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I want to read line by line output of the tcpdump subprocess in (near) real-time but I need the option to assess whether the pipe is empty (therefore the queue). The thread waits 0.5 seconds, gets all queued lines of output, processes it (e.g. mean distribution of packets over 0.5 seconds) and returns something.

Minimal non-working example:

millis = lambda: int(round(time.time() * 1000))
def enqueue_output(out, queue):
    for line in iter(out.readline, b''):
        print(millis())
        print(line)
        queue.put(line)
    out.close()

def infiniteloop1():
    p = Popen( [ 'sudo', 'tcpdump', '-i', 'wlan0', '-nn', '-s0', '-q', '-l', '-p', '-S' ], stdout=subprocess.PIPE, stderr=STDOUT)
    q = Queue()
    t = Thread(target=enqueue_output, args=(p.stdout, q))
    t.daemon = True # thread dies with the program
    t.start()

    while True:
        while True:
            # read line without blocking
            try: 
                row = q.get_nowait() # or q.get(timeout=.1)
            except Empty:
                print('empty')
                break
            else:
                pass
        time.sleep(0.5)
thread1 = threading.Thread(target=infiniteloop1)
thread1.daemon = True
thread1.start()

The output while capturing a continuous stream of packages:

[...]
1552905183422
10:33:03.334167 IP 192.168.1.2.36189 > a.b.c.d.443: tcp 437
1552905183422
10:33:03.357215 IP a.b.c.d.443 > 192.168.1.2.36189: tcp 0
1552905183423
10:33:03.385145 IP 192.168.1.2.36189 > a.b.c.d.443: tcp 437
empty
empty
1552905184438
10:33:03.408408 IP a.b.c.d.443 > 192.168.1.2.36189: tcp 0
1552905184439
10:33:03.428045 IP 192.168.1.2.36189 > a.b.c.d.443: tcp 437
1552905184439
10:33:03.451235 IP a.b.c.d.443 > 192.168.1.2.36189: tcp 0
[...]

Notice the two consecutive "empty". The last packet before the first "empty" was captured 10:33:03.385145 by tcpdump and delivered to queue at 1552905183423 which took 38 ms. Between the two "emptys" no packets are delivered into the queue. The first package after the second "empty" was captured at 10:33:03.408408 and delivered 1552905184438, it was delivered 1 second after the previous packet but captured between the "emptys". Why is it not delivered between the "emptys"? This is not rarely happening but every second burst of poping the queue results in no packages being delivered, why is that?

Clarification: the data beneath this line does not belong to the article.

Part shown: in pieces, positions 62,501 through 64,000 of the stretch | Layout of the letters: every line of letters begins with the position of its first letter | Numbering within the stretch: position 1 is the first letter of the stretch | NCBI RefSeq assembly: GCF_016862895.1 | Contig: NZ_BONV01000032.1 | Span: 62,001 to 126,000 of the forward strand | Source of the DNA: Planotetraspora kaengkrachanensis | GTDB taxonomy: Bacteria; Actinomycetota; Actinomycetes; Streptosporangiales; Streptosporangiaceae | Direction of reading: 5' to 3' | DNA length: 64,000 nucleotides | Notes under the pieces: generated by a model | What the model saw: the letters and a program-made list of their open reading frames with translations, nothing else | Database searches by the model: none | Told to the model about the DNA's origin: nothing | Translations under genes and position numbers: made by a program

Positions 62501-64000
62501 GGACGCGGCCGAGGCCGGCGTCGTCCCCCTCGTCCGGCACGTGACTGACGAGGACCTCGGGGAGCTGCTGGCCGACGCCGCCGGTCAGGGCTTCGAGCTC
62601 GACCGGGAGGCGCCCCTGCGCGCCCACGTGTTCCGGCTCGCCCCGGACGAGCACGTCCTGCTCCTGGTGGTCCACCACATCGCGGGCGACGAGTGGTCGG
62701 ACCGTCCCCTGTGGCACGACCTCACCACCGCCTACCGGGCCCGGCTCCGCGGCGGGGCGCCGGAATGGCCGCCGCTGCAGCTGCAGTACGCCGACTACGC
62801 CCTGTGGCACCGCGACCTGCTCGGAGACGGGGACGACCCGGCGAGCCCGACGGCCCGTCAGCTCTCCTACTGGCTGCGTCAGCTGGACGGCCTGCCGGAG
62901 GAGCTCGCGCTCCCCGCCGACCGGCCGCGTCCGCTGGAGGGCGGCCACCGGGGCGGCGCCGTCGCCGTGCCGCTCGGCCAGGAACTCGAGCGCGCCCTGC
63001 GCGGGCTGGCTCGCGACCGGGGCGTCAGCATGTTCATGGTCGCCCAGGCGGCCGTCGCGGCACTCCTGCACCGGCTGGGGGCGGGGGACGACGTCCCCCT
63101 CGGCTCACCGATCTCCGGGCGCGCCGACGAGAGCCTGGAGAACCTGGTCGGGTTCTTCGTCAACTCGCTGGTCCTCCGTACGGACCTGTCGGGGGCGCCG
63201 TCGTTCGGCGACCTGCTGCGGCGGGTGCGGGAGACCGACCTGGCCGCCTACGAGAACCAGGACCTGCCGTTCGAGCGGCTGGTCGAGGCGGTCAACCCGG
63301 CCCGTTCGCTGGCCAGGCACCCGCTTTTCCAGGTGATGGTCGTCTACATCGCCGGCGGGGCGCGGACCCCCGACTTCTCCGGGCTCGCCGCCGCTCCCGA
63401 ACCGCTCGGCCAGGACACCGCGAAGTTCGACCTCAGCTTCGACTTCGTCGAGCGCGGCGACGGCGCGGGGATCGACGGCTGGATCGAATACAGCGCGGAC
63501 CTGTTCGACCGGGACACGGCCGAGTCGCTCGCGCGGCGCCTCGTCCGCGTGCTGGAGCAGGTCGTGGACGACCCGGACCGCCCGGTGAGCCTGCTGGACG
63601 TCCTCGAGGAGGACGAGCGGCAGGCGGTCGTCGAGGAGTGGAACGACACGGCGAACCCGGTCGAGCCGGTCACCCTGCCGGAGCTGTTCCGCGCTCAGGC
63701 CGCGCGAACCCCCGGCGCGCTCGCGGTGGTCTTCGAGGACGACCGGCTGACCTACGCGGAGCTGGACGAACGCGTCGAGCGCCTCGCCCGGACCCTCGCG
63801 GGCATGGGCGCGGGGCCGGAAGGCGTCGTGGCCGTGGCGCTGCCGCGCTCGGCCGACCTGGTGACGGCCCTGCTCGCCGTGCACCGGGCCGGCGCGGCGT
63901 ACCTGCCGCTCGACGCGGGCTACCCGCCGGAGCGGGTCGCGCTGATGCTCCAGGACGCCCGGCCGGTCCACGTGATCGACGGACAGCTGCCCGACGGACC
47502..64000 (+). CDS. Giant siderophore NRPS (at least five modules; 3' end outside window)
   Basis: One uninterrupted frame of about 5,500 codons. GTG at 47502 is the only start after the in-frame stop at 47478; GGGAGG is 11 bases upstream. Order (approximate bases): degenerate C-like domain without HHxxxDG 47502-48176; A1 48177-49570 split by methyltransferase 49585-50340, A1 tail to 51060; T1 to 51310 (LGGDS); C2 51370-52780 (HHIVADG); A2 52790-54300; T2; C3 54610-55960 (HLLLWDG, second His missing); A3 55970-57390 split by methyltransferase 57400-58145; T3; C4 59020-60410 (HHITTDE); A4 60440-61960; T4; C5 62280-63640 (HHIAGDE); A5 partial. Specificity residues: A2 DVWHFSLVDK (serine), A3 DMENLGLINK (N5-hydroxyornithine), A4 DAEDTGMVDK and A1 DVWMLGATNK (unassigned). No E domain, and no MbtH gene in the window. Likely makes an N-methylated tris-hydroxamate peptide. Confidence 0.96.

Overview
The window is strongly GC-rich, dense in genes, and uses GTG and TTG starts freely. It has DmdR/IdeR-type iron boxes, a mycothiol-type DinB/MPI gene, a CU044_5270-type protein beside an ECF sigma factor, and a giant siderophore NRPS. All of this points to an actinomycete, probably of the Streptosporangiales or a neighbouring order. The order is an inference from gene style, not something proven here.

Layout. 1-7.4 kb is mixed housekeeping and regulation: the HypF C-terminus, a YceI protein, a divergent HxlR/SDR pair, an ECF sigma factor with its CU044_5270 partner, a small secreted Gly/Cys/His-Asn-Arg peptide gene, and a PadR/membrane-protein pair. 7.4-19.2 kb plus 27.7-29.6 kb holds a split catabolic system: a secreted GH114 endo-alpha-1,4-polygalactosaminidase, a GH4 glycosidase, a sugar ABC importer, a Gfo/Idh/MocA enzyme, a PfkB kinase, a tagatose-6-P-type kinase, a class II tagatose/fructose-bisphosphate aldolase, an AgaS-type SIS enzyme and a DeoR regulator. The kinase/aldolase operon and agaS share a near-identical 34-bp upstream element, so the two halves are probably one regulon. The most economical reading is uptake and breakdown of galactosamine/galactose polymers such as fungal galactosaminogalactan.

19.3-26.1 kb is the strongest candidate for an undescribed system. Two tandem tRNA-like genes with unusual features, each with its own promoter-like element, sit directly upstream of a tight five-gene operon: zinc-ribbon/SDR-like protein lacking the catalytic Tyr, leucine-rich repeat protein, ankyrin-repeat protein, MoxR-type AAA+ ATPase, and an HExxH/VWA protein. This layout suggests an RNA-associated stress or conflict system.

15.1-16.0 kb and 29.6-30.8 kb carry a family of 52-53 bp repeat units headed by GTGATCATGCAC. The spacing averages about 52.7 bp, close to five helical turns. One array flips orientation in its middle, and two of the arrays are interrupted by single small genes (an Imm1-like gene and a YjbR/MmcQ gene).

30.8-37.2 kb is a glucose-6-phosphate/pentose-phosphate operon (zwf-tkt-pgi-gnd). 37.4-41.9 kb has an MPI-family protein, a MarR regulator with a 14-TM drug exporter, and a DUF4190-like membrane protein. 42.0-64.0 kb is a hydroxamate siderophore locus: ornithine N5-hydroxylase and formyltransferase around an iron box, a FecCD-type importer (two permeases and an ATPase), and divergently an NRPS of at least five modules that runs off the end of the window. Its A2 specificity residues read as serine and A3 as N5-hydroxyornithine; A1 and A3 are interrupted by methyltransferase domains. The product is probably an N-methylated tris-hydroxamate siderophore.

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The first package after the second "empty" was captured at 10:33:03.408408 and delivered 1552905184438, it was delivered 1 second after the previous packet but captured between the "emptys".

Given your code, the system time stamps are only calculated and printed if that iterator in for line in iter(out.readline, b'') returns a new item, so this is where the delay seems to be coming from.

I suspect stdio buffering to be the culprit. On Linux (i.e. libc/glibc), if the STDOUT descriptor refers to a TTY, line buffering is enabled. If it refers to something else (e.g. a pipe), the STDOUT descriptor is fully buffered; your process needs to fill 4096 bytes (default on Linux) before the write system call is invoked.
Very roughly calculated, based on the output you show here, your subprocess seems to generate ~65 bytes every ~0.025 seconds. Given a 4kB buffer, it would take ~1.625 seconds to fill it up and trigger the flush/write.

Reading from that subprocess.PIPE and sending the output to your main process' stdout takes a a lot less, hence you see the bursts with tcpdump output, that is ~25ms apart being printed (received from the stdout iterator) within a few microseconds, and your program subsequently waiting until the next 4kB are flushed.

If you have the possibility the install 3rd party packages (and use Python >= 2.7), you might want to look at pexpect. Childs of that package connect to a PTY, making the system treat them like interactive programs, hence their stdout descriptor is line-buffered.

  • Thank you very much, but how do I use pexpect? When I use: child = pexpect.spawn("tcpdump", timeout=None); for line in child:; # process line; child.close() I get the exact same behaviour. – pythonimus Mar 19 at 9:09
  • @pythonimus That's a bit strange. I don't have a box at hand to play with tcpdump right now. I just used the recipe from your comment to run a Python script that prints the current time stamp every 0.025 seconds. I just printed line in the loop and got a constant stream of text using pexpect, while getting chunked bursts when using Popen as you do in your post. Maybe tcpdump is buffering internally as well. Try c = pexpect.spawn("bash"); c.sendline('tcpdump') as a recipe. I'll try and investigate later. – shmee Mar 19 at 10:26
  • thanks again, pexpect works fine with the code I posted above. I just modified one file and run another, silly me. Thanks for your help! – pythonimus Mar 19 at 12:51

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